Another first – not just the musical but the newly opened 800 seater auditorium, so maybe a bit churlish to mention
that this is a very busy production on a stage icrammed full of scenery and props. Amazingly, despite having little room to manoevre, it does not cramp the style of the cast one little bit. They fling themselves into everything, every one of them with great gusto whether acting, singing, dancing or playing instruments; frequently all at once.
Any action taking place front of stage, the space looks so narrow, it’s astonishing nobody plumments into the audience. Then on one side, the drummer is perilously perched up a height while the other shelters the keyboards. However, in the middle is an ingenious revolve which whisks us to high school, church, Rev Moore’s living room etc, etc. Everything is precisely thought out and choreographed but the devil is in the details; for example, we’re not surprised when a car bonnet serves as a table but it would work even better with the simple addition of a table cloth.
Nitpicking is not something you could apply at all to the cast. It comes as a surprise to learn that in the film, Kevin Bacon seems to have had a double for virtually everything – with Joshua Dowen as Ren McCormack, it is all his own work. And on top of that, he has to merge hero and nerd; again, very successfully – but up against stiff competiton from bumbling country bumpkin, Willard. Dominic Gee Burch cheerfully wrings every bit of humour out of his portrayal, words as clumsily comical as actions, neatly matched by the scatty Rusty, Laura Sillett. He ends up winning the audience’s hearts as well as hers.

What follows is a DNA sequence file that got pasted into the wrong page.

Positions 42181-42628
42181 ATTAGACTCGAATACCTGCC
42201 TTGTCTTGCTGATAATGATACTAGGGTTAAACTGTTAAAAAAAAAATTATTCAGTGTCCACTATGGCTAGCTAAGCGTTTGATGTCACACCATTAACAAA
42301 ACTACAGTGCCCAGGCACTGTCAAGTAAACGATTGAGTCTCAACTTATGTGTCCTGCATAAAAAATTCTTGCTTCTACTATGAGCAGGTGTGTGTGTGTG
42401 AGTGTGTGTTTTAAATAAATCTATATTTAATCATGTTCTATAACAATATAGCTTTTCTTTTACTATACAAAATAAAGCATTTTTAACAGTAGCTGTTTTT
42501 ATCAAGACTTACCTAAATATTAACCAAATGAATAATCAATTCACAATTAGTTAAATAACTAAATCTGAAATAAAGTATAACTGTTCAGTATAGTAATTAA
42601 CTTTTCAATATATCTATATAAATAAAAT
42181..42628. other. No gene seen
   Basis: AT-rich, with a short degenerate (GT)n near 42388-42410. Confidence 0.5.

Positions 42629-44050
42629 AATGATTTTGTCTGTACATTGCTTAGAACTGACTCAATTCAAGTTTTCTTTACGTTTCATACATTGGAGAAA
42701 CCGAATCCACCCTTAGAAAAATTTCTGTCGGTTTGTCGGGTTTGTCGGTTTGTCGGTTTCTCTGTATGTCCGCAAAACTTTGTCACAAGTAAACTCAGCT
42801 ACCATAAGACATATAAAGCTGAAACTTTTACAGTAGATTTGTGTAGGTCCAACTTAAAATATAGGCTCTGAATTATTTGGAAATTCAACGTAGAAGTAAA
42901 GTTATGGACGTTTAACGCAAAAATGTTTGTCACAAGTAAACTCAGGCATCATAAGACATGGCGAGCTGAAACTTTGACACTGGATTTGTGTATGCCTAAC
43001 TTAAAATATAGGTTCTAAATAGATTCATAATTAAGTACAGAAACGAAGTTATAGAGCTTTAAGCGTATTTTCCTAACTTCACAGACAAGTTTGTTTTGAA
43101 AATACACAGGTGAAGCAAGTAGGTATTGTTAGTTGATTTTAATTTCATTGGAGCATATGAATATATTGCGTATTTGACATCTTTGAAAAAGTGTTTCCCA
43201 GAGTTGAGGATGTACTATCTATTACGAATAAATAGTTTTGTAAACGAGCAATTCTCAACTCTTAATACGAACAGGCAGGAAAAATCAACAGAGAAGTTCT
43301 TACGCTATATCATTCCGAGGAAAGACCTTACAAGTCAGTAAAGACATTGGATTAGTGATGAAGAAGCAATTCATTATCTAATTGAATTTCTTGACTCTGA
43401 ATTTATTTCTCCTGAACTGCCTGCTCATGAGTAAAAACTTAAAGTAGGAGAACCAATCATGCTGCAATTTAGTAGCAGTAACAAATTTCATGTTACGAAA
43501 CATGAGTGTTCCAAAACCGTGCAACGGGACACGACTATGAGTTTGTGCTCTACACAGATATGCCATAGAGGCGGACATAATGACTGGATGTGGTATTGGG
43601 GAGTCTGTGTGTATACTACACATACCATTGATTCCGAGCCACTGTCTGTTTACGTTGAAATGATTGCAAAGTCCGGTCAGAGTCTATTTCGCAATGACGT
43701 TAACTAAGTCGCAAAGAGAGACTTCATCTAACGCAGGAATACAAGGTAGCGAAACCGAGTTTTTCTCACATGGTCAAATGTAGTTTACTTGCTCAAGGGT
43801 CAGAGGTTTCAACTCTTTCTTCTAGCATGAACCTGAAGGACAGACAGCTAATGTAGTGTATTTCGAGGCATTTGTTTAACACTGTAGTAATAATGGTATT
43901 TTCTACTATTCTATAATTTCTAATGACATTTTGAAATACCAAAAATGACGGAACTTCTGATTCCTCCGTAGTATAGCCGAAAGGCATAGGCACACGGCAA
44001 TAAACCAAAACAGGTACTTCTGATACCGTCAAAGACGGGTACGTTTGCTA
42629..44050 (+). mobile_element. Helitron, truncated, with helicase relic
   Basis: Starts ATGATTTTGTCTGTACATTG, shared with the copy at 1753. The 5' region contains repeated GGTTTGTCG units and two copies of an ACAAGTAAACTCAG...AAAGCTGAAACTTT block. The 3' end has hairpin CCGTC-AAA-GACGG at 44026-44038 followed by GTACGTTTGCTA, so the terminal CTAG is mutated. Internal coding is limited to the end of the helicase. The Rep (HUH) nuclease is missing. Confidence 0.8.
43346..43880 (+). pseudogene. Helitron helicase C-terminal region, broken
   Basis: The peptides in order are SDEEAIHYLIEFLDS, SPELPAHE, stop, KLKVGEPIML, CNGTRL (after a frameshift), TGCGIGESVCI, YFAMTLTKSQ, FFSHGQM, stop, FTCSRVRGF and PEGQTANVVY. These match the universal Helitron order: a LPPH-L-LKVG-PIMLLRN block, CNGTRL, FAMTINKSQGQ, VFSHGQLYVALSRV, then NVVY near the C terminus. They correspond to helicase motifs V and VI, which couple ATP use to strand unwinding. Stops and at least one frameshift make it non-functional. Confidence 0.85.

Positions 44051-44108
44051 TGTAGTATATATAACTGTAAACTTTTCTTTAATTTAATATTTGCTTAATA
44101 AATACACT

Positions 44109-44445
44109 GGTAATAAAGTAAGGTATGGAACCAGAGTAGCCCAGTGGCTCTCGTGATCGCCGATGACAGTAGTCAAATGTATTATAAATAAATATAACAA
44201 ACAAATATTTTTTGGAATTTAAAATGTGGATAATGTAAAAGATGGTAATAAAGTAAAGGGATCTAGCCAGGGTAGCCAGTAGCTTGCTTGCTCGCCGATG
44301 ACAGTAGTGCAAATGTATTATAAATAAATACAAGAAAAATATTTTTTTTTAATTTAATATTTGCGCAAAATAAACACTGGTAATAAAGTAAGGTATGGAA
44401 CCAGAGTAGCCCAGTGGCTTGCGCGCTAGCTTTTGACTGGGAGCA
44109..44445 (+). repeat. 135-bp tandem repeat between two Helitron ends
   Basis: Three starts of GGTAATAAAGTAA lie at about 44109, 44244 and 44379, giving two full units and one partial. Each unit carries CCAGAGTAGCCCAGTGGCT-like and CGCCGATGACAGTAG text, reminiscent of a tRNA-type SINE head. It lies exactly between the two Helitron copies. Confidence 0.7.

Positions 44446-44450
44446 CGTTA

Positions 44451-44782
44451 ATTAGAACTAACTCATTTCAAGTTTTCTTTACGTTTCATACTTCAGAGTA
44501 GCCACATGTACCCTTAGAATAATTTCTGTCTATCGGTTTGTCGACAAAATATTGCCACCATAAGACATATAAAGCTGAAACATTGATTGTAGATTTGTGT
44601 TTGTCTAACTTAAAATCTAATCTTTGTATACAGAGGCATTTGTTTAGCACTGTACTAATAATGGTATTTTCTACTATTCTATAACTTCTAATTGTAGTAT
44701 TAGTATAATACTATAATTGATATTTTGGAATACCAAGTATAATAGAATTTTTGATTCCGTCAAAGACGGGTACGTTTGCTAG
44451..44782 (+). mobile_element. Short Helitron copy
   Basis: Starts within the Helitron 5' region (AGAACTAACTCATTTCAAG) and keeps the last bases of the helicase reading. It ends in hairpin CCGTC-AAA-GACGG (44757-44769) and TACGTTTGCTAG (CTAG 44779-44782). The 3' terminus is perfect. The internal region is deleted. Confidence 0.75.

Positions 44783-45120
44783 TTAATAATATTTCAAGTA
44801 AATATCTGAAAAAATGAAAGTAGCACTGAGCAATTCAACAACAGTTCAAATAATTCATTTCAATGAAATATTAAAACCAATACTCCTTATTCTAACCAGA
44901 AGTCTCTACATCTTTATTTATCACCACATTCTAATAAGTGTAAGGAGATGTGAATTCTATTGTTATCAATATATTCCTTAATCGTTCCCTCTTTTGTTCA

Another good match: Reuven Gershon as stiff necked Reverend Shaw Moor and his longsuffering wife, Vi (Maureen Nolan), if not initially made in Heaven. Driven apart by the hell of suffering after the death of their son, it is a delight to see him shake off his moral coils in the final scene, with or without a guitar. Meanwhile, Vi makes up a trio of strong women, and one of the most interesting aspects of the story is its comments on their role in a 1970s Bible belt community such as Bomont. Maureen Nolan appears to be about the only one sans instrument, something which Lindsay Goodhand makes up for in spades (4), not to mention her range of roles (3). In fact, whatever, whoever, she is playing, she is invariably eyecatching. As is our heroine, rebellious Ariel. If ever you have wondered about the difference between ‘sensuous’ and ‘sensual’, Hannah Price settles that argument with her dance moves.
And if you happen to be fancy free one evening, you know just the place to be. Was there a standing ovation? Nope – better yet, it was singing and dancing, and thoroughly well deserved.